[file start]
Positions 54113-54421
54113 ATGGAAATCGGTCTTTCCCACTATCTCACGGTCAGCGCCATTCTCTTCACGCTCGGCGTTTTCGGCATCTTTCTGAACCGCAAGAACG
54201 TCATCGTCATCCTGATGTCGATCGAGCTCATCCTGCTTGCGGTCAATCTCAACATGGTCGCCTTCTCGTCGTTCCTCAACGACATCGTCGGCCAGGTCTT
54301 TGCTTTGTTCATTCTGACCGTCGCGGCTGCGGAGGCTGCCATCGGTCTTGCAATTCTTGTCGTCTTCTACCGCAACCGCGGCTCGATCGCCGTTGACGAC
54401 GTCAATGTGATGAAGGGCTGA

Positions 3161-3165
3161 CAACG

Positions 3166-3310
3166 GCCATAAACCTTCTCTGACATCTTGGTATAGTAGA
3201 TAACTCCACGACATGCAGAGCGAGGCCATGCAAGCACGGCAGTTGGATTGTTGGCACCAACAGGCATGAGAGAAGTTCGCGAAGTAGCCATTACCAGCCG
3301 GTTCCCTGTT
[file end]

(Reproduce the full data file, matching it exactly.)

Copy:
Positions 54113-54421
54113 ATGGAAATCGGTCTTTCCCACTATCTCACGGTCAGCGCCATTCTCTTCACGCTCGGCGTTTTCGGCATCTTTCTGAACCGCAAGAACG
54201 TCATCGTCATCCTGATGTCGATCGAGCTCATCCTGCTTGCGGTCAATCTCAACATGGTCGCCTTCTCGTCGTTCCTCAACGACATCGTCGGCCAGGTCTT
54301 TGCTTTGTTCATTCTGACCGTCGCGGCTGCGGAGGCTGCCATCGGTCTTGCAATTCTTGTCGTCTTCTACCGCAACCGCGGCTCGATCGCCGTTGACGAC
54401 GTCAATGTGATGAAGGGCTGA

Positions 3161-3165
3161 CAACG

Positions 3166-3310
3166 GCCATAAACCTTCTCTGACATCTTGGTATAGTAGA
3201 TAACTCCACGACATGCAGAGCGAGGCCATGCAAGCACGGCAGTTGGATTGTTGGCACCAACAGGCATGAGAGAAGTTCGCGAAGTAGCCATTACCAGCCG
3301 GTTCCCTGTT